Our editing team meets face-to-face to brush up on project methods and make major decisions, and we invite participants and prospective new editors to learn our methods and think with us about project management challenges during the Coding School. Please join us if you want to learn text encoding methods and their applications in the Digital Humanities through hands-on participation in a large-scale digital archive project. We will orient you to coding by giving you hands-on experience with literary and historical documents, from the careful encoding of markings on manuscript material to autotagging enormous and complicated texts with regular expression matching. And we invite you to think with us about how best to build a site interface and visualizations to help explore the data we are gathering on nineteenth-century networks of people, places, and texts.

Our workshops are held at the lovely Pitt-Greensburg campus, recently named one of the five most scenic college campuses near Pittsburgh. This year’s Coding School is part of a series of Digital Humanities events in the Pittsburgh area, as we are coordinating it to follow immediately after the Keystone DH Conference (from June 22-24 ) in Pittsburgh. Our editors will convene in the days preceding the conference, and the Coding School begins immediately afterwards. We expect people to arrive on Friday afternoon or evening June 24 and depart on Tuesday morning June 28 ,  with our Coding School in session from Saturday morning June 25 through Monday afternoon June 27.

Who participates?

Though we draw our active editors from researchers of 19th-century literature, we hope that all who join the Mitford project (whatever their primary research field) will find good resources for professional scholarly research and publication, and gain beneficial experience for individual projects. Joining our workshop leads to a free first-year membership in the Text Encoding Initiative, the international consortium establishing best practices for encoding of digital texts.  We anticipate hosting two kinds of audiences:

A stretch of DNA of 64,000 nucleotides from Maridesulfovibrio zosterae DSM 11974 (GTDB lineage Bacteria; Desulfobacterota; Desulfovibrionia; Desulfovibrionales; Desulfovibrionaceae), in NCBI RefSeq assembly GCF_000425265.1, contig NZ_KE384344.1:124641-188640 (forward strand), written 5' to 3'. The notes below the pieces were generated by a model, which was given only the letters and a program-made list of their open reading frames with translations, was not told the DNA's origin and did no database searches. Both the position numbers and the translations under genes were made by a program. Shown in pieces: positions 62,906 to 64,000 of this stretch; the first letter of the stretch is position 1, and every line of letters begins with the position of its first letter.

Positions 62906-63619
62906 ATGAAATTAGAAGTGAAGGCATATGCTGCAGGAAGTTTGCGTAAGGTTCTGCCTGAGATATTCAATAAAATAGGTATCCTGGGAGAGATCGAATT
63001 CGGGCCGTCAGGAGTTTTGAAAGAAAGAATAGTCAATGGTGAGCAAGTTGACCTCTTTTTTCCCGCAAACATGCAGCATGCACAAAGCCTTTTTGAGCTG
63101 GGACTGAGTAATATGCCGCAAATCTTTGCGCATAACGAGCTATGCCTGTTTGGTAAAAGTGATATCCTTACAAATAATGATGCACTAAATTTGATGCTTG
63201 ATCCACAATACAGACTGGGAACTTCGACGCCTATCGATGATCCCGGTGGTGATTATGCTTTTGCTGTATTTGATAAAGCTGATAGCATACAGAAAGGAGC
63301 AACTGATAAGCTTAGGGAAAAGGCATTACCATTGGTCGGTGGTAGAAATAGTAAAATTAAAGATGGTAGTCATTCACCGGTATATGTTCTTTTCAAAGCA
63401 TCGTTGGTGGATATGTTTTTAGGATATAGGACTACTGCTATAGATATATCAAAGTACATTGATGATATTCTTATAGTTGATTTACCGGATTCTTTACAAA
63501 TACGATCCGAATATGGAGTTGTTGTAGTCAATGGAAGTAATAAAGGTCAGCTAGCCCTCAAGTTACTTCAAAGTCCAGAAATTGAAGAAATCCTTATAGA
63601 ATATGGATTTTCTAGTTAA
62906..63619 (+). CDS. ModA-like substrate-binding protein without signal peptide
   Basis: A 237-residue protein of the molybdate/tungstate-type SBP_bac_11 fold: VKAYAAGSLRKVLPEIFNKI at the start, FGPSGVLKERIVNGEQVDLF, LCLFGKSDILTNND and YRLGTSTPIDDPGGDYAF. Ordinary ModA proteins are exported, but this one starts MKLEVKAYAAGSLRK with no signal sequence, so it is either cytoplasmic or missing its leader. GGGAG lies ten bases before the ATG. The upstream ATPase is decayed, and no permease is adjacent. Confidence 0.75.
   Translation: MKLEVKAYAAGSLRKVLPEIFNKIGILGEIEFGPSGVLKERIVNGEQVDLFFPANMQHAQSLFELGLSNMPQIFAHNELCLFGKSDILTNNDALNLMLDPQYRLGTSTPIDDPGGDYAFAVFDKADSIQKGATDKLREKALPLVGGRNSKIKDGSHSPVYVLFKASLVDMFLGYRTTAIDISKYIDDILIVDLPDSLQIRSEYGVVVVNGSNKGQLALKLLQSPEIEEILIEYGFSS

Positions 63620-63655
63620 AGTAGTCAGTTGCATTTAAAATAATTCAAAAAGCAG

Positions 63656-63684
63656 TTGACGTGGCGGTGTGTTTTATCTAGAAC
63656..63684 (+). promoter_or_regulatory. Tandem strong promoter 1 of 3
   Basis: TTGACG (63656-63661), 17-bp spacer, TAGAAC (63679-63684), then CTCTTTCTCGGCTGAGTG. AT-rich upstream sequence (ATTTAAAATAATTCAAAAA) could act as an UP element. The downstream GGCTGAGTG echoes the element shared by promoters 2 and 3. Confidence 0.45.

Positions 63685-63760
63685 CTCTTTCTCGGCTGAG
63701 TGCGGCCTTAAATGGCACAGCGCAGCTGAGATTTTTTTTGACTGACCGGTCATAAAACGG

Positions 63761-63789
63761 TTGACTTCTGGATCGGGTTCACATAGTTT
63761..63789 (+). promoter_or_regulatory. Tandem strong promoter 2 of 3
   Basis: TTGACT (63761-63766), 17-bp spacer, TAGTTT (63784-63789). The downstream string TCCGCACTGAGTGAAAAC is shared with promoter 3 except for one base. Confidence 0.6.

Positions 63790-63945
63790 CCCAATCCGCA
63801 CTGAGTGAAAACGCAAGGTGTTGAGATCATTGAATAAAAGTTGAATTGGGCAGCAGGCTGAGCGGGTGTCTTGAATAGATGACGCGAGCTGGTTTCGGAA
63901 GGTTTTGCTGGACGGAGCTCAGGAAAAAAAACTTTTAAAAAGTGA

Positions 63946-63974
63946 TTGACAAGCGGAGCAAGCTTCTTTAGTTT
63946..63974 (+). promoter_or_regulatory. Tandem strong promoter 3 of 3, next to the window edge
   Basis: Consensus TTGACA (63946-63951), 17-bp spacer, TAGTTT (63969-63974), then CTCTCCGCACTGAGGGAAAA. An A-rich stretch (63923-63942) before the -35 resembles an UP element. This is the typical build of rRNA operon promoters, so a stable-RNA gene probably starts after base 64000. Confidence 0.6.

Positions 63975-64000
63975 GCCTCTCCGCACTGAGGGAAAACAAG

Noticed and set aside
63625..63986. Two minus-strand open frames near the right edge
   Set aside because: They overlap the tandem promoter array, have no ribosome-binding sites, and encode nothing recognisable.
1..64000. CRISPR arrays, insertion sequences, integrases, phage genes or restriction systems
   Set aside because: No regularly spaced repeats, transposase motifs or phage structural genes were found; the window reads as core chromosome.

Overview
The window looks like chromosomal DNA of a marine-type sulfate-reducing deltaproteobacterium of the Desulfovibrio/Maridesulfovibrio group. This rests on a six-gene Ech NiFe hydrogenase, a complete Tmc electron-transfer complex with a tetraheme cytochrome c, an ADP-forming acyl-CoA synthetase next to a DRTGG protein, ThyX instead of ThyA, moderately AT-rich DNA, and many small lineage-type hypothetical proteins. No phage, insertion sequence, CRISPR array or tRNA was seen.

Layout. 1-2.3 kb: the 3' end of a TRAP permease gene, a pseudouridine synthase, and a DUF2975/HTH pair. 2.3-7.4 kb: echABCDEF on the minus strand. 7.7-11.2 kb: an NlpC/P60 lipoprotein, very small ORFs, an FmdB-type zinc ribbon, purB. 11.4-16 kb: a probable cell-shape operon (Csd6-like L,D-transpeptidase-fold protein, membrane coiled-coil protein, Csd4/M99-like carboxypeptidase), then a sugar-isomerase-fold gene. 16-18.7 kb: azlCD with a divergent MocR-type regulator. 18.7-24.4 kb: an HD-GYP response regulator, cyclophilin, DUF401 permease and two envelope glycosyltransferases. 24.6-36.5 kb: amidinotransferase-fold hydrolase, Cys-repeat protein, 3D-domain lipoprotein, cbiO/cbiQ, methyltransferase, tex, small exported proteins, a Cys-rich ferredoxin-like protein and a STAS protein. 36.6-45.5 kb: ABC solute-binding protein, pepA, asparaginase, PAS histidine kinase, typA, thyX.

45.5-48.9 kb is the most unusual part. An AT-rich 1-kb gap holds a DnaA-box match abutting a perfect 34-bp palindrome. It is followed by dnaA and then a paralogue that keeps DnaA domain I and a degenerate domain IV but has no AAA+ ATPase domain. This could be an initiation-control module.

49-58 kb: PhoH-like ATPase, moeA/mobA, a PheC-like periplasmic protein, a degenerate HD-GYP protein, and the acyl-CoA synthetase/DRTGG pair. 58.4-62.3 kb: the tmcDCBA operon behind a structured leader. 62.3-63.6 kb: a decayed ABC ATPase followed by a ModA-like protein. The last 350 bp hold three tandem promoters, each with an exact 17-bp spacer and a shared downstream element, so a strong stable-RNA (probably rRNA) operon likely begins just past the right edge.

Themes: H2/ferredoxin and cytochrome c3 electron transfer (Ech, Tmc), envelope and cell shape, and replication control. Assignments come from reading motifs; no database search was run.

1) those who wish to join the Mitford project as active editors, and

2) equally welcome, those who wish to learn our methods to apply them to their own projects.

What we teach and share:

  • Discussion of best practices for preparing digital scholarly editions as digital databases
  • Textual scholarship and paleography (working primarily with 19th-century manuscript correspondence)
  • Participation in an active “dig site” for important data on networks of women writers, theaters, and publishers from the 18th and 19th centuries
  • Hands-on learning of text encoding, including the following:
    • TEI XML encoding and best practices for project sustainability and longevity
    • Autotagging and regular expression matching to prepare digital texts
    • Hands-on experience with XPath, code schemas, XSLT, and an XML database
  • Perspective on project management and interface development as we work on developing our site interface
  • Individual and Group Instruction, working with our Explanatory Guides and Resources, organized and led by an elected member of the TEI Technical Council.

How to register:

Send me an e-mail (at ebb8 at pitt.edu ) by Friday April 8, 2016 , indicating your interest in the Digital Mitford Coding School. A registration fee is required of all who are not actively affiliated as editors with the project:

  1. Students, Adjunct Instructors, or Independent Scholars: $180
  2. Full-Time Faculty Members and Librarians: $300

All registration fees are to be paid by check to the University of Pittsburgh at Greensburg, and are due by mail by May 16, 2015.  Please mail checks to: The Digital Mitford Project, c/o Elisa Beshero-Bondar, U. of Pittsburgh at Greensburg, 150 Finoli Drive, Greensburg, PA 15601-5804. (Donations to the project above and beyond this amount are, of course, quite welcome.)

Budgeting for the June 2016 Workshops:

  • We will cover the costs of residence in suites (with kitchens and good wireless internet) at the Pitt-Greensburg campus and will arrange for licenses for an extended (90-day) period to use our XML editing software .